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Belinda O'Hooley Belinda O'Hooley
Album: Inversions
Label: No Masters
Tracks: 13

Currently as half of four times BBC Radio Two Folk Awards 'Best Duo' nominees O'Hooley and Tidow, who also recorded the strident closing theme for Sally Wainwright's spirited drama Gentleman Jack, Belinda O'Hooley is high profile folk. O'Hooley's Dad Seamus came from County Sligo in the West of Ireland. It was there he learned the Jigs, reels and songs passed down through his father's line. Belinda, learning the piano as the age of seven would pick out tunes that he hummed to her. It was playing 'The Bonny Boy' at his funeral in 2017 that inspired Belinda to take the tradition on, reflecting, experimenting and synthesising the music on this record.

The album opens with the characterful voice of Heidi Tidow speaking the words to 'Inside a Soul'. O'Hooley's lyrics are images of growth and nurturing childhood dreams, railing against can't, won't, shouldn't, don't and forces that extinguish possibility. It is a potent, powerful opening statement, with Belinda's rippling piano flourishes suggesting growth and beginnings.

The recording is beautifully balanced, so either the voice or the playing can hold your attention. Opening with some percussive piano strikes, 'Felingerrig' is named for the Valley they stayed in during recording, Heidi Tidow, engineering and producing, pressed record and this composition just happened. The playing is exquisite, with a number of emotive motifs and expressive flourishes that recall the space and resonant notes, like guitar pull offs, of Bill Evans' mighty 'Peace Piece'. 'The Swallow's Tail' continues those ringing piano runs and flourishes, over accordion low notes and a huge sounding drum, it's like folky pastoral Enaudi. 'Skibberreen' is another favourite of O'Hooley's father and continues the run of traditional tunes by this captivating pianist. There is also on this track the powerful playing on pipes of Michael McGoldrick.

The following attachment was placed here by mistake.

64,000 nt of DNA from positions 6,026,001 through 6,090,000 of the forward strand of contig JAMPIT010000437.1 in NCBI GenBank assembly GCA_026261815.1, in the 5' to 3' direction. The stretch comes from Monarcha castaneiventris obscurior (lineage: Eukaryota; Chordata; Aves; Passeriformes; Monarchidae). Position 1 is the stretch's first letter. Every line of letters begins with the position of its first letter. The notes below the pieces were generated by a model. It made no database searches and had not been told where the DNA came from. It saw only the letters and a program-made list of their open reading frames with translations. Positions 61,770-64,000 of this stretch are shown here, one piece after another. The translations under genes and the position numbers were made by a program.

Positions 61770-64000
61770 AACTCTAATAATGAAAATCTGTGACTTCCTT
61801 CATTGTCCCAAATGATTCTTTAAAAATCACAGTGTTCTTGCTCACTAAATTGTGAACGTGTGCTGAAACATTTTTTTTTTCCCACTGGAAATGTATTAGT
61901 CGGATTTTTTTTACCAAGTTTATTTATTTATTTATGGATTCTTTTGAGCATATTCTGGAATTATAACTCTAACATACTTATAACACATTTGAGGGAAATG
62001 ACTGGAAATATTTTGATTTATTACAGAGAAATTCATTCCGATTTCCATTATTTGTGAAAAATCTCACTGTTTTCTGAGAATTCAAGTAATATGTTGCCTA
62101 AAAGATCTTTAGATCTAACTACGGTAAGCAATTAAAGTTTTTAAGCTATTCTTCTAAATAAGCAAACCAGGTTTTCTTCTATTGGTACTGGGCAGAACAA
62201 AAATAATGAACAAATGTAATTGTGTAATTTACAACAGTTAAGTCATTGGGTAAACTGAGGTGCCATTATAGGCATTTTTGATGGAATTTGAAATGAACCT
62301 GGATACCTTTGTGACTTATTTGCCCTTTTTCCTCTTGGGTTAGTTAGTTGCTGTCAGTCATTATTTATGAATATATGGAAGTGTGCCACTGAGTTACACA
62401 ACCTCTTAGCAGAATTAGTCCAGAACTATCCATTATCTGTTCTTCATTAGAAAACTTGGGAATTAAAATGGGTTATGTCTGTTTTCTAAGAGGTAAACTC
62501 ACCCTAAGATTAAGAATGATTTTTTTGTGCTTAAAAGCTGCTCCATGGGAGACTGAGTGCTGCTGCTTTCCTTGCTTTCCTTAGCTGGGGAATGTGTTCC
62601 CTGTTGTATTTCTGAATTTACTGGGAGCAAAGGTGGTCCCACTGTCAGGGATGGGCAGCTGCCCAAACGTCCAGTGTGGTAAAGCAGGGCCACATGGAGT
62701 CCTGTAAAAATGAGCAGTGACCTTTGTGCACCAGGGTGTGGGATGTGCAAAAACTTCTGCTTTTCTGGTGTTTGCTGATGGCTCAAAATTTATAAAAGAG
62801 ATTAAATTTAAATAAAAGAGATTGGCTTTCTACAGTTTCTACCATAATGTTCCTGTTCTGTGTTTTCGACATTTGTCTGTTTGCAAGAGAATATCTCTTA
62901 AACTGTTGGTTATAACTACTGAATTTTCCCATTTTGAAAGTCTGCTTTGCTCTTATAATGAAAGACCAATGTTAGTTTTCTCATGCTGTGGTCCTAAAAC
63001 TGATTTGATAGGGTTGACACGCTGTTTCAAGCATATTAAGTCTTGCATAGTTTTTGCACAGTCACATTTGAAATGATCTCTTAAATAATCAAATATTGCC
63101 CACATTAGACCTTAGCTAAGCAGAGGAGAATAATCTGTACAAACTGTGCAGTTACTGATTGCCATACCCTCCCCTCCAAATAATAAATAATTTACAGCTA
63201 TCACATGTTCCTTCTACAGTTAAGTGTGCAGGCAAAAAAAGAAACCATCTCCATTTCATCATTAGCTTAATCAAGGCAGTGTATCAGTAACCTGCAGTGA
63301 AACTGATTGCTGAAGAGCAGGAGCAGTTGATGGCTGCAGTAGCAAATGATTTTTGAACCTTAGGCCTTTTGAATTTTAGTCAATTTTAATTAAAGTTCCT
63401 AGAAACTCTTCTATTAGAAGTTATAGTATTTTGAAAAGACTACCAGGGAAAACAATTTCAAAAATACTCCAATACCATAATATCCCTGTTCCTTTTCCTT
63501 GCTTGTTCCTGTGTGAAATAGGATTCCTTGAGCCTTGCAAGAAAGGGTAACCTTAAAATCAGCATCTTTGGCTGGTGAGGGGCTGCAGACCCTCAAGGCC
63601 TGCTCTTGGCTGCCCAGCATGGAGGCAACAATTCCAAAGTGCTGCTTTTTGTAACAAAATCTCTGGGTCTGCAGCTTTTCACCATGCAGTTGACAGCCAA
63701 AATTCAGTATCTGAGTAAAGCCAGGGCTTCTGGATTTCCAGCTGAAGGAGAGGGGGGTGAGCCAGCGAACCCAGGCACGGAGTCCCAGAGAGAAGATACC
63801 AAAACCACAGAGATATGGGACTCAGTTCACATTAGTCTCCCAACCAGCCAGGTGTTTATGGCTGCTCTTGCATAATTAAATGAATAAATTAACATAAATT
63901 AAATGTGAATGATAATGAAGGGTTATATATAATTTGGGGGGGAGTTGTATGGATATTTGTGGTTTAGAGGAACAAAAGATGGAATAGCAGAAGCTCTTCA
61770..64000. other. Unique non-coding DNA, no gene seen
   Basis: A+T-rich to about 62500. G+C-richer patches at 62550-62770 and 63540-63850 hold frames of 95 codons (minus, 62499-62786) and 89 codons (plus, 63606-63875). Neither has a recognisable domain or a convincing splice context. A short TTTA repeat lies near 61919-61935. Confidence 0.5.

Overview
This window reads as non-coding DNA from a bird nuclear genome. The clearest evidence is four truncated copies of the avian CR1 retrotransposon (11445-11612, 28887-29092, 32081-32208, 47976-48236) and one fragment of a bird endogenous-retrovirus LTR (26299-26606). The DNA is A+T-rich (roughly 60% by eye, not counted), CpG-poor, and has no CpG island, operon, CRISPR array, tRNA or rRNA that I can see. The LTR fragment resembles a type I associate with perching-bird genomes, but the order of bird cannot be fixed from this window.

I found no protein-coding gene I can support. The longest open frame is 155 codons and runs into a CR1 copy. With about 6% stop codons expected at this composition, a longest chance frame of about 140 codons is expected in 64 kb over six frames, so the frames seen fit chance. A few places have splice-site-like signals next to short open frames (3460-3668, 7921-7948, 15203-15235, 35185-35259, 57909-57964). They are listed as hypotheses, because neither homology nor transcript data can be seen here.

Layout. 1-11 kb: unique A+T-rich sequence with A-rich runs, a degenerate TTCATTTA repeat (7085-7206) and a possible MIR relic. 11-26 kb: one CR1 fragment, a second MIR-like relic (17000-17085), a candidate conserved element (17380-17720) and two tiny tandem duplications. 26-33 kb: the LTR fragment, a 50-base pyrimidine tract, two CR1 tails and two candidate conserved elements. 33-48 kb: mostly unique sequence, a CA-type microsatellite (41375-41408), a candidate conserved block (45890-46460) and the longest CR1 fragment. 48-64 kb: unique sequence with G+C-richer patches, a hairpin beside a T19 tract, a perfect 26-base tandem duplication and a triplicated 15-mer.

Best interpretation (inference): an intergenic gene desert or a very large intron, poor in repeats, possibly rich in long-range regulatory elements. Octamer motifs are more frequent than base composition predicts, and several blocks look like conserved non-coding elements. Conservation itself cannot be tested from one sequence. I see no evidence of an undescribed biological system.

Recorded at The Museum Of Modern Art in Machynlleth on their Steinway Grand, it is the space around the music as well as the playing on this album holds your attention. Never more so than on 'Aran Fawdwy' where the high notes and percussive noises of the piano hang in the air before be joined by the swelling accordion. 'Hawkward', the central vocal piece on the album, uses the metaphor of bird flight to explore newly found freedom. The pairing of O'Hooley's and Tido's voices, layered, over the powerful piano is simply stunning. I am assuming the near pun on the title is deliberate, describing stubborn behaviour and the freedom of flight. 'Cadair Idris' contains the majesty, menace and beauty of the Welsh Mountain and explores O'Hooley's relationship with the space.

Belinda appropriates the jig 'The Maid Behind The Bar' playing it on piano and fizzing accordion she gives the less sexist title of 'The Applecroft Inn', after a favourite place on the Scottish coast at Wester Ross. Such is Belinda's mastery that the two instruments sound like an orchestra of players. Another triumph of playing and recording is the interplay of resonant percussion and piano on 'Pipistrelle at 6pm'. Belinda O'Hooley played 'The Bonny Boy', a song she remembered him singing, at her dad's funeral, events then triggering an exploration of these tunes, inverting them and developing them into this emotional album. The version recorded here is resonant, potent and poignant, reflecting what Belinda describes as their complicated relationship. 'My Father's Reel', defines and closes the album.

It is a huge, cinematic and highly personal story of patriarchy and the family, the seek of approval, rebellion, the 6/8 of conflict. The words, read in the booklet or spoken, mix the darkness of Hughes with the onomatopoeic word play of Thomas' Under Milk Wood. Heidi Tido's voice illustrates the story of 'an opera in three, birth, life lived, death. Simple and paired back in its construction, but beautiful beyond belief and charged in its performance this is from start to close a stunning album.

Marc Higgins